We decided we had time for one more museum. Even leaving the museum was interesting. There were fountains and ‘streams’ surrounding the building.

On the left, you could look over the waters and into the Mitsitam Cafe

After visiting the National Museum of the American Indian, we didn't have much time left but we decided to stop at the National Air and Space Museum. The entrance was changed since my first visit back in 1985 - how dare they!

Just inside the front doors of the Air and Space Museum

Sydney takes that one giant step, no,that's one giant smile for mankind

The bit of the museum dedicated to the first flight

We visited a room that saluted the Wright Brothers - having been to Kitty Hawk last February, it was nice seeing the exhibits.


After a quick tour, it was time to head back to to Kirk's house. There was more scenery to give a look-see on the walk back to the Metro.

The turrets are the Smithsonian

The fun didn't end with our return home. Later in the evening, Kirk, Nicole and the kids & my sister Dolores, and my niece Bea and her husband Avon, all headed over to the condo home of Nicole's parents, the Colemans. Very chic building! No photos, so you must use your imagination. The Colemans had a dinner - in my honor - can you believe that! I was floored.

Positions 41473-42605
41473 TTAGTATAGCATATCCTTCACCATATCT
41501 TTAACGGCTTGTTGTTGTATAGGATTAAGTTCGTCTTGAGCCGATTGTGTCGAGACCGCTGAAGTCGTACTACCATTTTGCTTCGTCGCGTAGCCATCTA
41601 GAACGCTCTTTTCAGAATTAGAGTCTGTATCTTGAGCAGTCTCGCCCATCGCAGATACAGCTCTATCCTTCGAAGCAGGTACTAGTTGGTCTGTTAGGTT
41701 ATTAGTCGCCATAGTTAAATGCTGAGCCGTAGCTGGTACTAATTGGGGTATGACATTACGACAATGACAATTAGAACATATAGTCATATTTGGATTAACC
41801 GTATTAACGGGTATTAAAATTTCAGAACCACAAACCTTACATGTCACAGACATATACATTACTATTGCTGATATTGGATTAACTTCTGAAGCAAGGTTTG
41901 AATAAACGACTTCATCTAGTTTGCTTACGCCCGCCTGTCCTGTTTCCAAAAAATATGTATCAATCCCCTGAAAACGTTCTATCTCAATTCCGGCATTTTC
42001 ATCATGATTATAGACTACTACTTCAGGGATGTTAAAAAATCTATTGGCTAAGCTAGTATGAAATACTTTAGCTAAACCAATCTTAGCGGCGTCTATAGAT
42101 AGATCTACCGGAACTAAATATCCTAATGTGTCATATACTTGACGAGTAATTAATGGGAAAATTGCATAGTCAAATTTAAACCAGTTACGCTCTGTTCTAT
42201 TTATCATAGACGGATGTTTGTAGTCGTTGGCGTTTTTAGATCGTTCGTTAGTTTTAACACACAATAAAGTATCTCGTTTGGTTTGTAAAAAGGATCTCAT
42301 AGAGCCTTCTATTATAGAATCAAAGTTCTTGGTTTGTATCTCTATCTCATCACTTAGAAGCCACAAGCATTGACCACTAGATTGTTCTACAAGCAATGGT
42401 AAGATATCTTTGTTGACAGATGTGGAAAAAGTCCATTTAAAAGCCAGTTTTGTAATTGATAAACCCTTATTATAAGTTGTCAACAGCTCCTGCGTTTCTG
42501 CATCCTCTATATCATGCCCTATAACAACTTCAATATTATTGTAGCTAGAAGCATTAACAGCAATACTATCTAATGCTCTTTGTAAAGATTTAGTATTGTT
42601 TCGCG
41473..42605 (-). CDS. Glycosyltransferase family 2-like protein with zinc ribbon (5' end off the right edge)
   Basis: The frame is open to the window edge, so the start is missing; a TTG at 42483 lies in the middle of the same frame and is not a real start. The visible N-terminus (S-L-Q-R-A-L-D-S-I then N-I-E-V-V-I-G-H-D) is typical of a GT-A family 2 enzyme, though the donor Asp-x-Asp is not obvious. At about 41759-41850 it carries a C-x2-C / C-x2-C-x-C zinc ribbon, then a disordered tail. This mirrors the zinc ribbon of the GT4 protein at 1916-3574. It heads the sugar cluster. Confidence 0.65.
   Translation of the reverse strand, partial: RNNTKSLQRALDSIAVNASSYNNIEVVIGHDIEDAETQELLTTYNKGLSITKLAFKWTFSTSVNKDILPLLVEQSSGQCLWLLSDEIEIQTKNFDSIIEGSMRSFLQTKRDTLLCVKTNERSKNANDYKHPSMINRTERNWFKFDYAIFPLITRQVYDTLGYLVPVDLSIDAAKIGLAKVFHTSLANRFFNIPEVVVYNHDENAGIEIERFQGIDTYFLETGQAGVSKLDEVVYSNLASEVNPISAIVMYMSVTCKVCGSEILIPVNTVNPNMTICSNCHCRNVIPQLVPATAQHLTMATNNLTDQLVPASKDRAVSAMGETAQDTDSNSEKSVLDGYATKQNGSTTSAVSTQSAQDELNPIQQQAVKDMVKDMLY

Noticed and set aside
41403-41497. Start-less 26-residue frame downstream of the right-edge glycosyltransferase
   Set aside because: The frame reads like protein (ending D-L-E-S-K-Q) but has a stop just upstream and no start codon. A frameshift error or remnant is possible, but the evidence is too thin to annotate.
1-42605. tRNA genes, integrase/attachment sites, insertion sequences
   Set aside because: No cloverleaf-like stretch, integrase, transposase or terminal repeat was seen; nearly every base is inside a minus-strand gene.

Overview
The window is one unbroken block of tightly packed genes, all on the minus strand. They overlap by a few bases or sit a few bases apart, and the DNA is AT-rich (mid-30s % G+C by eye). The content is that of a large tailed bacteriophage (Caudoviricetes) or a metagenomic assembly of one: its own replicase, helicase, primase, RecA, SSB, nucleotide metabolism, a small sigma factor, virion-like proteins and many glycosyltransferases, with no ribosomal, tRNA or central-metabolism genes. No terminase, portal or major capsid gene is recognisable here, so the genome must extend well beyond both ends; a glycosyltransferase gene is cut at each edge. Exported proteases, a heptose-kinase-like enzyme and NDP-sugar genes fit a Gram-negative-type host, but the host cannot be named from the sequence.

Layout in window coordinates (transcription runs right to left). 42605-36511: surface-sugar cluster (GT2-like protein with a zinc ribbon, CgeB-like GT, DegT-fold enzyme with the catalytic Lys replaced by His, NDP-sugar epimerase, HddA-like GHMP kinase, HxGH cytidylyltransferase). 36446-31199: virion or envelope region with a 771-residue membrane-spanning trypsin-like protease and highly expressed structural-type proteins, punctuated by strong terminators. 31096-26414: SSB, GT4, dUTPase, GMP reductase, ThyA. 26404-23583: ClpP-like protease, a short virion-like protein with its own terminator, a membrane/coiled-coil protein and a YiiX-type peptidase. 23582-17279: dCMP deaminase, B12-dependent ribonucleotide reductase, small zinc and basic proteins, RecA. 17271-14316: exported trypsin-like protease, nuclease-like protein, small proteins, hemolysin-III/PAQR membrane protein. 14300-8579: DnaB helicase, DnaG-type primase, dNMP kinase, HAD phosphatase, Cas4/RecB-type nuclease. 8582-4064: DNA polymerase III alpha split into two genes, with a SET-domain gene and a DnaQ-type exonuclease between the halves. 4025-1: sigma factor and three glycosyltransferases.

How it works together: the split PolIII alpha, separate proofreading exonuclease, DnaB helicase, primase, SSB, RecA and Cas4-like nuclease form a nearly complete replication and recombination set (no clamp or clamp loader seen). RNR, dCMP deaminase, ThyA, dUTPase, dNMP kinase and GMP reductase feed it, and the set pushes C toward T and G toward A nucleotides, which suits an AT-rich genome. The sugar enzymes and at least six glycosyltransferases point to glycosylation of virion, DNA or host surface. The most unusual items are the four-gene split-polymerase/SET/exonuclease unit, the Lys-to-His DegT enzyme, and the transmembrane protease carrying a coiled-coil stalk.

It was a pleasant evening. Ok, I hate to focus on food - and you KNOW I do! - but the dinner was to die for! The stand outs of the meal were the best crab cakes that ever floated over my tongue, and an okra/nibblets corn veggie dish I adored & got the recipe for. I have got to post it with my favorite recipes some day.

So it was my last evening in Baltimore - I was flying back to California in the morning. I can't believe it took me so long to take up Kirk's invitation to Baltimore. I won't be waiting long for a revisit. You can count on that, as sure as the maize grows, the rivers run and the bison roam the plains.